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Rome Measured and ImaginedEarly Modern Maps of the Eternal City$
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Jessica Maier

Print publication date: 2015

Print ISBN-13: 9780226127637

Published to Chicago Scholarship Online: January 2016

DOI: 10.7208/chicago/9780226127774.001.0001

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Putting Rome into Drawing

Putting Rome into Drawing

The Lessons of Architecture and Antiquity in the Early 1500s

Chapter:
(p.49) Chapter Two Putting Rome into Drawing
Source:
Rome Measured and Imagined
Author(s):

Jessica Maier

Publisher:
University of Chicago Press
DOI:10.7208/chicago/9780226127774.003.0003

Chapter two addresses Raphael’s project to create measured drawings of Rome’s ruins, as recorded in his official Letter to Pope Leo X (ca. 1513-20). Although his focus was the representation of single buildings as opposed to the larger urban fabric, Raphael relied on the same surveying principles as Alberti the previous century, and his project similarly reflects his Roman context. In the early 1500s, architects and scholars came together in their quest to generate a graphic reconstruction of antiquity, with both groups turning to representational techniques that were being developed for the construction of New St. Peter’s. The only surviving evidence for Raphael’s project is textual, but the drawings of many of his colleagues and a spate of subsequent illustrated books by Sebastiano Serlio, Antonio Labacco, Bartolomeo Marliani, and others bear out his program and testify to its larger cultural relevance. In his Letter to Leo X, Raphael also formulated a theoretical stance on the value of perspective rendering vis-à-vis measured or orthogonal forms that gives insight into the Renaissance reception for these modes—hinting at a nascent association of aesthetic qualities with pictorialism, not cartography.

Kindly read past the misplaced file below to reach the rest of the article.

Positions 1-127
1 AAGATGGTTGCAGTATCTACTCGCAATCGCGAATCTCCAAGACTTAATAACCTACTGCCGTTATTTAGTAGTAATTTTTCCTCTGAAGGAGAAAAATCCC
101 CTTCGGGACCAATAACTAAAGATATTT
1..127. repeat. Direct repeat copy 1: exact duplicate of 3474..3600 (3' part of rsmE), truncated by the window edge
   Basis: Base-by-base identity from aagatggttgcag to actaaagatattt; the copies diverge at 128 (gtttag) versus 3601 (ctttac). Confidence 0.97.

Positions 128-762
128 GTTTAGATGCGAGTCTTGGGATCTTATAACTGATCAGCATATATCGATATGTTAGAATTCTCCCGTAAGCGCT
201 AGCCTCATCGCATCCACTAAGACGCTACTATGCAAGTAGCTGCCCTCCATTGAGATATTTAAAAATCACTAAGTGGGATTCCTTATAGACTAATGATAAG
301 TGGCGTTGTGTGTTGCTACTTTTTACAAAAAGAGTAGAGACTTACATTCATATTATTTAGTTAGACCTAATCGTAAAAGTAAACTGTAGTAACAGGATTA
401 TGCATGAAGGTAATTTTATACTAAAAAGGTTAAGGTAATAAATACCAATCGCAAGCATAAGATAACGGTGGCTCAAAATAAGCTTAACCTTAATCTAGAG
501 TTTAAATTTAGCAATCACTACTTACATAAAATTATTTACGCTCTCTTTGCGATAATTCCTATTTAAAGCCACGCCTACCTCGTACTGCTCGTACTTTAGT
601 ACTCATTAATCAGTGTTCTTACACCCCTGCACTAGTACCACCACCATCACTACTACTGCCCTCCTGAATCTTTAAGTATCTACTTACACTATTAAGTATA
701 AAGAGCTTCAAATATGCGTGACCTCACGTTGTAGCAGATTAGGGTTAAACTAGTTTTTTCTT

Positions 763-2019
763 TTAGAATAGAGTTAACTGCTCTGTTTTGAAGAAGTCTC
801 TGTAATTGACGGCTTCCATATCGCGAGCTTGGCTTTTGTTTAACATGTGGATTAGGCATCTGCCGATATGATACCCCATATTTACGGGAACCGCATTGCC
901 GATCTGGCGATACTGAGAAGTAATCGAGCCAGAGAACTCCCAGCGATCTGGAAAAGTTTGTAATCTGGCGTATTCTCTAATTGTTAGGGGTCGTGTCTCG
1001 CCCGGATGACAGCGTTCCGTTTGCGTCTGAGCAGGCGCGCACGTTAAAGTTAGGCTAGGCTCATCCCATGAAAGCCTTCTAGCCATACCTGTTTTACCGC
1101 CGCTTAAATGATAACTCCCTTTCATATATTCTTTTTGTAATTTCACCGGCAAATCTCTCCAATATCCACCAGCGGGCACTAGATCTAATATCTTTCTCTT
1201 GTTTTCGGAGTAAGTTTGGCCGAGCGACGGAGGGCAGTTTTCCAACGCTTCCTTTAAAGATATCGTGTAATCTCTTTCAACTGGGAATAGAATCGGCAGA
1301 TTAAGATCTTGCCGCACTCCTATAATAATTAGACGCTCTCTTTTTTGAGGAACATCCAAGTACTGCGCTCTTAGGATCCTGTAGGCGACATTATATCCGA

Keywords:   Raphael, letter, Leo X, reconstruction, New St. Peter’s, surveying, perspective, orthogonal, measured drawings, pictorialism

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